A Heart Never Knows, the first full release from The Price Sisters on Rebel Records, is an exceptionally entertaining CD, an apt follow-up to their well-received 2016 EP, The Price Sisters.
Lauren and Leanna Price are twins in their early 20s who grew up near the Ohio River Valley town of Sardis, down in the steep hills of Southeast Ohio, an area that is culturally and topographically more akin to the mountains of West Virginia than to most of the Buckeye state.
As eight year olds Lauren and Leanna fell in love with the old-time country music in the O Brother soundtrack and started playing mandolin and fiddle. Over time they developed a particular affinity for Bluegrass music, especially the early recordings of Bill Monroe. After high school they left Ohio to attend college, first in West Virginia for a spell and then in Kentucky, where they earned degrees in traditional music at Morehead State University.
The Price Sisters are exceptional musicians and singers whose music is dependably traditional, but doesn’t seem the least bit hidebound. There’s plenty of straight-ahead, no-nonsense liveliness in their rendition of Monroe’s “The Lee Wedding Tune.” Listen to Lauren’s mandolin in that tune or in the breaks in their songs, and you will note the influences of solid Monroe-style pickers like Mike Compton and David McLaughlin. Leanna’s confident fiddle solos have all the right double-stops, slides and flatted thirds in just the right places, especially on the title track, “A Heart Never Knows.”
"Dark & Stormy Weather"
The Price Sisters sing beautifully, with close harmonies and the sort of matched-set inflection that sibling singers develop so well. On many of their songs, the choruses are nicely enhanced with a baritone part by Ruth McLain or Alan Bartram.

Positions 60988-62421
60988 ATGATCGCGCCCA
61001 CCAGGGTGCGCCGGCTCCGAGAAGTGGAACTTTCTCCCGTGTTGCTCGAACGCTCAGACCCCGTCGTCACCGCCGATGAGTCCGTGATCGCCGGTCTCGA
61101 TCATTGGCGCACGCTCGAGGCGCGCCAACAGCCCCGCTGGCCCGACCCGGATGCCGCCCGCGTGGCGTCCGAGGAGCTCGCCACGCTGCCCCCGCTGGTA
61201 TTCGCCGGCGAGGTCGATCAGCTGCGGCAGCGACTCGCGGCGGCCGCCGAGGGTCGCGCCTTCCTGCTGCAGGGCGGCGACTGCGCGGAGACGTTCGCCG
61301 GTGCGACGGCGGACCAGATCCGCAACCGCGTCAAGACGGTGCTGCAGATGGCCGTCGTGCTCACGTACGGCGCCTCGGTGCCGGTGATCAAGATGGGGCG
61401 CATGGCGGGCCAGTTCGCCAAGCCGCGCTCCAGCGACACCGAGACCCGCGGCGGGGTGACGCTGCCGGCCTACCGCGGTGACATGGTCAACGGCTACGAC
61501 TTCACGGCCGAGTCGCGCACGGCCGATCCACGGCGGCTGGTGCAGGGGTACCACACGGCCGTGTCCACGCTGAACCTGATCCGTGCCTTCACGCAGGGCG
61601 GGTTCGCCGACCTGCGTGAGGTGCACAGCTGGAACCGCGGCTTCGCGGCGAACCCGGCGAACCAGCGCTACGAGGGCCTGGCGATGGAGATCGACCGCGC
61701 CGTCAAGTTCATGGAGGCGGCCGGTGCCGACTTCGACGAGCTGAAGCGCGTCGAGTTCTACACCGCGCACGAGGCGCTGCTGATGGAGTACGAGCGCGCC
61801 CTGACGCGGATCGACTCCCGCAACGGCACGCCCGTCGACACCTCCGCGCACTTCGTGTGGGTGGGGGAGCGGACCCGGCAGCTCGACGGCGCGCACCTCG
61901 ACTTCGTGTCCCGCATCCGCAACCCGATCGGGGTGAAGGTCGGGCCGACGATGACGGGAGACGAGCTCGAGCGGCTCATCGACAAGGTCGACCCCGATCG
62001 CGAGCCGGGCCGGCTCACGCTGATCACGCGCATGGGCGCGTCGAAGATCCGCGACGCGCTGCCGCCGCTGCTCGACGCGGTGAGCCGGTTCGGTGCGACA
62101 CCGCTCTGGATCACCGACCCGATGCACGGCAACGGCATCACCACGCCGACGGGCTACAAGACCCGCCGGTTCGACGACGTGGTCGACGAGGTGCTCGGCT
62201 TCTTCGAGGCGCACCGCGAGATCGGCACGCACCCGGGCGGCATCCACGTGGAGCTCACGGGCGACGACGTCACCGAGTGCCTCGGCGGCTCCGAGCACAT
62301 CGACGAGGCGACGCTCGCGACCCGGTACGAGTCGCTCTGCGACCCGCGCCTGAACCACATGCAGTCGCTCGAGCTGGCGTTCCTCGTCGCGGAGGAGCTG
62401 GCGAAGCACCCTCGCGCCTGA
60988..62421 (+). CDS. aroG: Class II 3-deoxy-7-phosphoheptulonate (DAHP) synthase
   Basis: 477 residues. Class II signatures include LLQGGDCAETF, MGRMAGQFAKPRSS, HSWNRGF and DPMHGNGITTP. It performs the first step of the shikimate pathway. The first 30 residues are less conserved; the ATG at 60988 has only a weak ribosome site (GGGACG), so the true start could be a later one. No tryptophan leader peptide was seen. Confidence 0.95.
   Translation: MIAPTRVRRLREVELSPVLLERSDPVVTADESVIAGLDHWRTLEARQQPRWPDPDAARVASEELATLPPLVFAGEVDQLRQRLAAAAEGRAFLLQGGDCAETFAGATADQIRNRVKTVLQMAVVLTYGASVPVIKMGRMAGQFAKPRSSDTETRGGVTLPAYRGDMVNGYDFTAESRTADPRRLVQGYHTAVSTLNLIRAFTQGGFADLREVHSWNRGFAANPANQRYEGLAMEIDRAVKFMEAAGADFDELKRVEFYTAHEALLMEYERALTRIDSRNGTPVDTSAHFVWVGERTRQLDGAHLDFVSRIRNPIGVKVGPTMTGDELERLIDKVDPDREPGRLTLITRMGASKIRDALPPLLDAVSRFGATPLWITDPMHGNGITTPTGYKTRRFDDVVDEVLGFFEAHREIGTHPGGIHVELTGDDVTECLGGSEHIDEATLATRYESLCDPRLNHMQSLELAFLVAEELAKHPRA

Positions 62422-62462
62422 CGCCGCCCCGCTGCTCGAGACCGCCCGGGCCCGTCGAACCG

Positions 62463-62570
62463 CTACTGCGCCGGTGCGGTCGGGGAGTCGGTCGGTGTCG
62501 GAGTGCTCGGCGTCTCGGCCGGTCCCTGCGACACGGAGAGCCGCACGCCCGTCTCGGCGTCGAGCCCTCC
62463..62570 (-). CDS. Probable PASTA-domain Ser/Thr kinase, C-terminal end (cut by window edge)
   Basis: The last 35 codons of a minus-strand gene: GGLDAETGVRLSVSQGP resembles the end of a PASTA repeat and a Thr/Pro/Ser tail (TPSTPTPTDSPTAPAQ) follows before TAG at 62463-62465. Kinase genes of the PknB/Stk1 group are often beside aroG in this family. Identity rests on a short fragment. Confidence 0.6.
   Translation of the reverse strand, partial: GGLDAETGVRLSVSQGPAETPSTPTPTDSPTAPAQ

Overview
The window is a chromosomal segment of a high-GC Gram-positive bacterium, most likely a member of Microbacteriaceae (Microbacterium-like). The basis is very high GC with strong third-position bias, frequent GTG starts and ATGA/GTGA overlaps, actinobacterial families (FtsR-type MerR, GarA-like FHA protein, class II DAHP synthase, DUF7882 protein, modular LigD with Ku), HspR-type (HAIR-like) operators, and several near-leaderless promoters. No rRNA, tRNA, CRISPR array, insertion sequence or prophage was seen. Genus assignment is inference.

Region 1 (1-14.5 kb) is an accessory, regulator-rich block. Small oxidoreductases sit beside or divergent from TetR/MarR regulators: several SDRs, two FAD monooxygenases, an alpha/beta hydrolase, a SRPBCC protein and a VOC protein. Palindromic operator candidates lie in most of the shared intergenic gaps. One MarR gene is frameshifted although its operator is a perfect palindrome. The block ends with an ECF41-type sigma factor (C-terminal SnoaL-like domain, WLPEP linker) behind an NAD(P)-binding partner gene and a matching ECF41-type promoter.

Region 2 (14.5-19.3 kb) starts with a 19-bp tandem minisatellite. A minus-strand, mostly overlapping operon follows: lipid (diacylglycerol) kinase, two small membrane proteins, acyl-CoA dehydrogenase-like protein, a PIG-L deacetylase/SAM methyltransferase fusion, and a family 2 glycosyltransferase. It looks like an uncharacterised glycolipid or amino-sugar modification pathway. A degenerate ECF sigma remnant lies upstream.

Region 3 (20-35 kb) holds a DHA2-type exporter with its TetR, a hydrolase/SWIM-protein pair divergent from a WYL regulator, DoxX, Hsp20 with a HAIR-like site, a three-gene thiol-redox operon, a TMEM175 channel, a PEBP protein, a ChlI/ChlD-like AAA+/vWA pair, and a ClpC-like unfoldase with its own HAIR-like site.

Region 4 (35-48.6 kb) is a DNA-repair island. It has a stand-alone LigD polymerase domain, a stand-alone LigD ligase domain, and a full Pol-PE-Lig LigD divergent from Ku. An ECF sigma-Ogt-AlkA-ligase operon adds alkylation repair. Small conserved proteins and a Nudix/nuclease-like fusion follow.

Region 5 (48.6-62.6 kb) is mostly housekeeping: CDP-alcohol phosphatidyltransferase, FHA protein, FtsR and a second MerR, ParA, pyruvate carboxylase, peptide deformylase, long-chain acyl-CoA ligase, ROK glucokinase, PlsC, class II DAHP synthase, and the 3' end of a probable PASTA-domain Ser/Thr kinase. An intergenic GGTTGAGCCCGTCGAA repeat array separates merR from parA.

The sisters don’t just pay homage to tradition. While there are strong versions of old songs from the Carter Family, Bill Harrell and the Delmore Brothers, the album has plenty of newer material, as well. Particularly good are the country songs “If I’m Gonna Be Lonely,” the Twangtown Paramours’ haunting “Widow of the Mountain,” and Bill Castle’s “God’s Beautiful Hills.”
For me, the strongest song on a new CD is the one I replay a few times before moving on through the rest of them, and on this release it was the sisters’ take on A.P. Carter’s “Dark and Stormy Weather,” in which they combine some downright lonesome duet singing with confident traditional instrumental breaks that are deceptively simple, but right on the money.
Lauren and Leanna are accompanied on this recording by a number of great instrumentalists, including Bryan Sutton on guitar, Charlie Cushman on banjo, Mike Bub and Dennis Crouch on bass, Justin Moses on Dobro, and Gary Tussing on cello. Their breaks and backgrounds complement the sisters’ songs perfectly.
The only thing I have found missing on this CD is a hard-driving instrumental that really showcases their abilities as players. For that you could Google “Price Sisters CD Release Party Youtube” and listen to some breakdowns. Better still, though, you could catch them in a live appearance with their very talented performing band, which includes Daxson Lewis on banjo, Scott Napier on guitar and Ruth McLain on bass.
Peach Hampton played Bluegrass mandolin in a couple of Ohio-based bands in the 1970s before settling down to more lucrative endeavors. He’s now a retired lawyer living in Western Massachusetts, back to playing more music.
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